Avon Investor Barington Urges Company to Avoid `Fire Sale'

  • Cosmetics seller says it welcomes shareholders' feedback
  • Shares climb on report that Avon is in talks with buyout firms

Avon Products Inc. investor Barington Capital Group urged the company to reject a reported deal to sell its North American business at a “fire sale” price, recommending that the cosmetics giant pursue a restructuring plan instead.

The shareholder, which is leading a group that includes NuOrion Partners AG and other investors, said Avon is significantly undervalued and needs new leaders, according to a statement on Thursday. Barington intends to nominate a slate of director candidates for the 2016 annual meeting in an attempt to gain sway over the board.

“Avon’s 6 million sales representatives, the backbone of Avon, deserve a senior management team that can reinvigorate the company and introduce new products and marketing campaigns that will resonate with customers," Barington said in the statement, which was sent to Avon’s board.

In addition to pushing for management changes, Barington wants the company to cut expenses, a move that it says would bring as much as $700 million in annual savings. Avon also should invest in operational improvements and increase its dividend, according to the investment firm, which said its group collectively owns more than 3 percent of the beauty company.

Avon said in a statement Friday that it was aware of Barington’s announcement and that it welcomes feedback from shareholders. The company said it regularly reviews a wide range of options for its business and operations.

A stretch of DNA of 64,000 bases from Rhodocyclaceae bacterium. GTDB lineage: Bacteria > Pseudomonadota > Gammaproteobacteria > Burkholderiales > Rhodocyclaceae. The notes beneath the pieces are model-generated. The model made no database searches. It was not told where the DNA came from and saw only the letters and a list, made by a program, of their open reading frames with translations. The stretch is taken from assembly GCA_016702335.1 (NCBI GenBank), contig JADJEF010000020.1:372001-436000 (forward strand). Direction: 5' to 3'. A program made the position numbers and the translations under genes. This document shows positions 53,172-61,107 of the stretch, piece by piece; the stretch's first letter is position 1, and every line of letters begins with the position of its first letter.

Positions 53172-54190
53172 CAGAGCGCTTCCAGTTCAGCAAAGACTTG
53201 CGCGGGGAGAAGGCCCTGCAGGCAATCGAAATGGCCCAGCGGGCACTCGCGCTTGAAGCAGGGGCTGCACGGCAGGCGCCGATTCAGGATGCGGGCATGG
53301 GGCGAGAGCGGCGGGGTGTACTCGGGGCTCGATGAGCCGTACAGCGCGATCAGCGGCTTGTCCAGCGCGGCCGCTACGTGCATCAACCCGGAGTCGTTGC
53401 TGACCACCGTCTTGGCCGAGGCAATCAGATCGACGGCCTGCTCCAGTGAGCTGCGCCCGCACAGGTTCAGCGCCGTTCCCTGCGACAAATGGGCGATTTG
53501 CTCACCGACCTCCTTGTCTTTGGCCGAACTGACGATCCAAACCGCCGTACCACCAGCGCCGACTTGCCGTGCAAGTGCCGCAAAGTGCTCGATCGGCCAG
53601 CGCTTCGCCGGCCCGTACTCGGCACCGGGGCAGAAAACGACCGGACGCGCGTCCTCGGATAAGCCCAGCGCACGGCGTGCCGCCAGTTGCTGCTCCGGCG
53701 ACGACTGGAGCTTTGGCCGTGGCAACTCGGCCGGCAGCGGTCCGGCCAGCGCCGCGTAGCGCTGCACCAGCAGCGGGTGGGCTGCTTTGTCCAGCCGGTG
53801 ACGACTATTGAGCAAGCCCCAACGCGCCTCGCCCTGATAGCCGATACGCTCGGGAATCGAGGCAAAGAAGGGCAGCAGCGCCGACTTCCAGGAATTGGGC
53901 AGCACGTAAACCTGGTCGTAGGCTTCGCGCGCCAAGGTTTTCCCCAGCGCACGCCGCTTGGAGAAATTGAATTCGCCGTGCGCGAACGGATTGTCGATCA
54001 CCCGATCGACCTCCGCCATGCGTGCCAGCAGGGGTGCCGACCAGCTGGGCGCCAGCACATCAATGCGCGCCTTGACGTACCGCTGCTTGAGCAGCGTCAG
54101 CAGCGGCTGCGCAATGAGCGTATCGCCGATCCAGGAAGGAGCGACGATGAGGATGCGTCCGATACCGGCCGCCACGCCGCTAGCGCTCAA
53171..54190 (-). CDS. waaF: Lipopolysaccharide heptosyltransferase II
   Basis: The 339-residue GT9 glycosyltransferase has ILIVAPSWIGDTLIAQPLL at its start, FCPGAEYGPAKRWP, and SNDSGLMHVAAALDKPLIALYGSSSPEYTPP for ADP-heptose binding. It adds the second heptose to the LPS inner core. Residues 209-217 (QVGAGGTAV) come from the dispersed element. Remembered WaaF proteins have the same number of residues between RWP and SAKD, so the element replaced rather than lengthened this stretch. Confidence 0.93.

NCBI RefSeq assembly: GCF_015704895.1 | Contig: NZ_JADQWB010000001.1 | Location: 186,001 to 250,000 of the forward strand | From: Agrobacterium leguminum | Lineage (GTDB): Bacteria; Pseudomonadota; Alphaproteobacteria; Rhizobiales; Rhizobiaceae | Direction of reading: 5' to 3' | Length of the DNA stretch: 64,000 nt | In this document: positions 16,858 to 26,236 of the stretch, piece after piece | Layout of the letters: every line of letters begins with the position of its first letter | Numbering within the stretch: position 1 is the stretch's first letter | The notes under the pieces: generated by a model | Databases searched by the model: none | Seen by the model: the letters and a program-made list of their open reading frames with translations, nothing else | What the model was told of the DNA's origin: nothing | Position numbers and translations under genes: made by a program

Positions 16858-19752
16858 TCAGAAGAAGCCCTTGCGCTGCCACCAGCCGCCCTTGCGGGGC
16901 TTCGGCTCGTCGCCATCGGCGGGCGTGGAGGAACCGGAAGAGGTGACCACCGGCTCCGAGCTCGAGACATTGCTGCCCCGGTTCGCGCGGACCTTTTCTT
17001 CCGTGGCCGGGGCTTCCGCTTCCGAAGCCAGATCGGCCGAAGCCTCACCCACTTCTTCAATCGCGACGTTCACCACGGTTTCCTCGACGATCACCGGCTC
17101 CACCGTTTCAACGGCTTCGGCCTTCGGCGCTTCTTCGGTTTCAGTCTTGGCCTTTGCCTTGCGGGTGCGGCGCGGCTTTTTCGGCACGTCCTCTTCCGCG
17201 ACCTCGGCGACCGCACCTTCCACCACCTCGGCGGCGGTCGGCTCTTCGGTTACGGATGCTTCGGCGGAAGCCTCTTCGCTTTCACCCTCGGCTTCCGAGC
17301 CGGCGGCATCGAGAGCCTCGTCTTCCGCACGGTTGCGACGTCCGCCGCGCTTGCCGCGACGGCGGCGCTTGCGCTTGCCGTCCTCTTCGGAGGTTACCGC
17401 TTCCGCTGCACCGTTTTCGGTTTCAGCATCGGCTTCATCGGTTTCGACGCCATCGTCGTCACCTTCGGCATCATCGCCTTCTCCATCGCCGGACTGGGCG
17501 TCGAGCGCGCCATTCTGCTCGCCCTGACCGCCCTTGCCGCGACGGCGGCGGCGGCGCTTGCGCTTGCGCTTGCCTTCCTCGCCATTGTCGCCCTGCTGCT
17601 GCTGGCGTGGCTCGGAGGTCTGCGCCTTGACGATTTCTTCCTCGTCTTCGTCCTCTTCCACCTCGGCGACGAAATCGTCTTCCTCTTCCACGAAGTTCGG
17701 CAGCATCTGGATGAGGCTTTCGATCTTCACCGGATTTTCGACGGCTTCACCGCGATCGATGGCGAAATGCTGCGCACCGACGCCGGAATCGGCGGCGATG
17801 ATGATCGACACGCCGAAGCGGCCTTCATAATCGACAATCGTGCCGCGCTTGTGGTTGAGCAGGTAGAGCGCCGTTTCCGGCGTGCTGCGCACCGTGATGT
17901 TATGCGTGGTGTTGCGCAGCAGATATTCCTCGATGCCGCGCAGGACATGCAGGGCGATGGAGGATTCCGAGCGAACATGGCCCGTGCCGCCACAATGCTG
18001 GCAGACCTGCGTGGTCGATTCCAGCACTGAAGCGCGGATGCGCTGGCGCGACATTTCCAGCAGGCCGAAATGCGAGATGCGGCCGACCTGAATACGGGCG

‘Remain Focused’

"We remain focused on taking strategic actions to drive sustainable, profitable growth, address changing and challenging industry dynamics, create opportunity for our representatives and enhance value for all Avon shareholders," the company said.

Avon shares rose 7 percent on Thursday after the Wall Street Journal reported that the cosmetics company was in advanced talks to sell its North American business and an equity stake to Cerberus Capital Management. The stock climbed an additional 5.8 percent to $4.22 at the close in New York on Friday.

Avon and the private equity firm are aiming to agree to a deal this month, the Wall Street Journal said, citing people it didn’t name. The company’s statement on Friday made no mention of a potential deal with Cerberus.

While Avon struggles, some of its beauty-products rivals are thriving. Ulta Salon Cosmetics & Fragrance Inc. rose 13 percent on Friday after reporting third-quarter profit and sales that exceeded estimates. Earnings in the quarter were $1.11 a share, compared with the $1.05 that analysts predicted. Comparable-store sales rose 12.8 percent in the quarter. That beat the 9.4 percent estimated by analysts, according to Consensus Metrix.

Renewed Optimism

The Journal report renewed optimism that investors may be able to wring some value from Avon shares, which have been pummeled by three years of losses and the waning effectiveness of its door-to-door sales model. Avon also has struggled recently with currency fluctuations and a new industrial production tax in Brazil, resulting in an unexpected loss last quarter.

In its response, Barington said that selling a stake at the current stock price doesn’t make sense.

“We would oppose any sale of the North America business on terms that are disadvantageous to current shareholders or limit the options for a new senior management team to maximize long-term shareholder value,” the firm said. “We would also oppose a sale of a dilutive equity stake at a ‘fire sale’ price.”

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